Building designers say the structure is a preview of what will be seen in the main terminal, which is scheduled to undergo a $99 million renovation.


The Charlotte-Mecklenburg school board voted this week to close 10 schools and make other significant changes to cut costs. The 5-4 decision was met by protest from residents who claimed race was a factor, considering that only about 5 percent of the students in the schools that will close are white.

Superintendent Peter Gorman and board members who supported the closure said the decision, made after months of planning, was not based on race. They say the schools were selected due to low enrollment and academic weakness. They add that the school board is just beginning an effort to cut up to $100 million from its $1 billion budget for next year.


Wake County Schools has been sued by the National Womens Law Center, which claims the district has failed to provide high school girls with equal opportunities as boys in sports. Wake was one of 11 school districts in the country included in the federal discrimination complaint. The National Womens Law Center says Wake and the other districts have high schools with double digit gaps between the percentage of students who are girls and the percentage of athletes who are girls. Wake County athletic director Bobby Guthrie says the complaint was a surprise to Wake officials. He applauded the districts support for girls sports, citing 24 state championships won by girls at Wake schools in the past five years. Wake officials say schools in the district offer as many sports for girls as for boys.


A North Carolina building code committee is considering whether to raise energy efficiency standards for new homes that would result in lower monthly utility bills, but higher prices for homes.

Supporters of the higher standards say the savings from lower utility bills will far exceed the cost of improvements, such as energy-efficient lights, better insulation and programmable thermostats. They add that those costs are spread out over the life of the mortgage so they would amount to only about $13 per month.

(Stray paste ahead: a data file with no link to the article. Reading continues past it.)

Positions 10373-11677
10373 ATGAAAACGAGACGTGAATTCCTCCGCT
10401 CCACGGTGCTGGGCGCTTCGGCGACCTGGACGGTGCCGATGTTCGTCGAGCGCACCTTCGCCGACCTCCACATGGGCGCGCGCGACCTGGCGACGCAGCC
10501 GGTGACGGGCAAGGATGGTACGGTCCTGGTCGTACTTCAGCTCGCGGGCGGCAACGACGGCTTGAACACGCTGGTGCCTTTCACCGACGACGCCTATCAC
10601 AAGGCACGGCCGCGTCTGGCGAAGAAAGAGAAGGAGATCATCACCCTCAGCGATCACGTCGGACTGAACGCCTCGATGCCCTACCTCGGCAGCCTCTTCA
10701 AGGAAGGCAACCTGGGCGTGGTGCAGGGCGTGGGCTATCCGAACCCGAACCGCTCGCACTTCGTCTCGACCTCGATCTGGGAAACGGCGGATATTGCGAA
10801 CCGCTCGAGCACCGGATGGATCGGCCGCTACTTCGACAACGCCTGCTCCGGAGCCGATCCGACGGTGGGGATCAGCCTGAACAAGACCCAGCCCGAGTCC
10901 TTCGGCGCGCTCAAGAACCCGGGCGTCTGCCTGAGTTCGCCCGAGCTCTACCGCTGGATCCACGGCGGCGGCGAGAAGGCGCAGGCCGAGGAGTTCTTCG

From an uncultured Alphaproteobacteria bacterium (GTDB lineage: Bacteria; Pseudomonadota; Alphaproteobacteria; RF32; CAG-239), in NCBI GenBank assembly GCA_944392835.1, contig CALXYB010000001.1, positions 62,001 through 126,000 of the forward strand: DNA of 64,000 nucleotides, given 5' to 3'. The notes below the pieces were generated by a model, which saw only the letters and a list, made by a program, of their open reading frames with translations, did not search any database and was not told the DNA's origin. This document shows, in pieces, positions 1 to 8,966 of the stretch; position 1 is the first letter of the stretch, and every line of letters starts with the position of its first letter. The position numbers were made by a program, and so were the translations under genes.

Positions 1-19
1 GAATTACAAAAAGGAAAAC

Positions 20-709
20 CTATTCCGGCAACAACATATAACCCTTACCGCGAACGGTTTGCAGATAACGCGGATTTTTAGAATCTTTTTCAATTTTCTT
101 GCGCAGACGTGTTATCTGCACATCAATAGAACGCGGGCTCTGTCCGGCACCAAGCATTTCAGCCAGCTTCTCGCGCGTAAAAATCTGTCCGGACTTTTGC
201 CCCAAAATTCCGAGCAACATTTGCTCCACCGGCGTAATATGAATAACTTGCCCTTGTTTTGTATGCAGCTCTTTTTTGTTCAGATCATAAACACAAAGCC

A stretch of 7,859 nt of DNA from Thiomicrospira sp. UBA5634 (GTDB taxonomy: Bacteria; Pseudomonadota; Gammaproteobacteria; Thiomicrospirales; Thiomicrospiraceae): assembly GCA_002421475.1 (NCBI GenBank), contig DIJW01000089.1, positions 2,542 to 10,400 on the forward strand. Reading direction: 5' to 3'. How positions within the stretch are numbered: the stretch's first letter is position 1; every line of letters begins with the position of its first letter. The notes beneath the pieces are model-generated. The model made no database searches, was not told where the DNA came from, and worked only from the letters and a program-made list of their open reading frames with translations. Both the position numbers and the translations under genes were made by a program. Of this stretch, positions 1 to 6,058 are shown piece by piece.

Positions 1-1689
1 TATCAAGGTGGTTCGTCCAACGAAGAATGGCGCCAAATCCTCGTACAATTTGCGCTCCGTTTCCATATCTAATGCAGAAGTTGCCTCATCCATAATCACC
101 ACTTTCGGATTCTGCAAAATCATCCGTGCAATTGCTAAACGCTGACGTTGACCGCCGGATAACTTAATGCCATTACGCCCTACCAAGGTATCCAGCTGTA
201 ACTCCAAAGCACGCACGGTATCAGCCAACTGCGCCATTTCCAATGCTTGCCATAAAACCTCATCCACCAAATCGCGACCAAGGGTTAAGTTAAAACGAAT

However, opponents of the stricter building codes say the higher house prices would hinder an already weak housing market. The state is reconsidering the stricter standards after voting in September to delay them until 2015 due to the economy. The delay was approved after hearing complaints from home builders in the state.

Environmental groups urged Governor Bev Perdue to intervene and last month the building code council voted to revive the proposal for stricter standards.


Clemson University and Greenville Technical College have announced a partnership that will allow students to transfer seamlessly between Greenville Techs early care and education program to Clemsons early childhood education program. Leaders from both institutions said the agreement, which takes effect in the spring of 2011, will help improve the level of education of early care teachers and raise the number of certified teachers. Many of the students from Greenville Tech will enter Clemson after having gained experience working with infants, toddlers and preschoolers in lab settings and working with the Head Start program. Clemson has similar agreements with Spartanburg Community College, Piedmont Technical College and Tri-County Technical College.


Charleston, S.C. has been named the friendliest city in the nation, according to a survey in Travel + Leisure Magazine. The city, which sees more than four million visitors each year, also got top honors for bed and breakfasts, inns, and antique stores. Charleston was one of 35 cities in the country ranked by visitors and residents on culture, nightlife, shopping, restaurants and more. Last month Conde Nast Traveler magazine named Charleston the second best destination in the country behind San Francisco.


A ceremony was planned on Veterans Day in Charleston, S.C. to unveil a grave marker for Henry Benjamin Noisette, a black Union soldier. Noisette joined the U.S. Navy in 1862 after he escaped slavery and federal forces captured Port Royal near Beaufort. He fought on the USS Huron in battles against Confederate defenses on the Stono River near Charleston and the Ogeechee River near Savannah, Ga. The Huron also captured a confederate blockade runner. Descendants of Noisette planned to join reenactors and Citadel cadets in the ceremony at a Charleston ceremony Thursday.


Historians are seeking an accurate count of all the Tar Heels who died in the Civil War as part of an effort to compile information for the 150th anniversary N.C. Civil War atlas. An 1866 study estimated that more than 40,000 soldiers from North Carolina died in the Civil War. However, historian Josh Howard with the N.C. Office of Archives and History is working to establish a more accurate count. He says he believes a new count will be less than the figure in the 144-year-old study, but still will show that nearly a third of the men of military age in North Carolina died during the war. Howard is reviewing the military records of every Tar Heel who served in the war. He estimates the death total may be no higher than 36,000.

Even at the lower total North Carolina suffered far more losses than any other confederate state, including South Carolina, which had the second-highest death total at 17,682. The Civil War took an estimated 620,000 American lives, more than any other war in U.S. history. North Carolina is planning events, beginning next year, to commemorate the 150th anniversary of the war.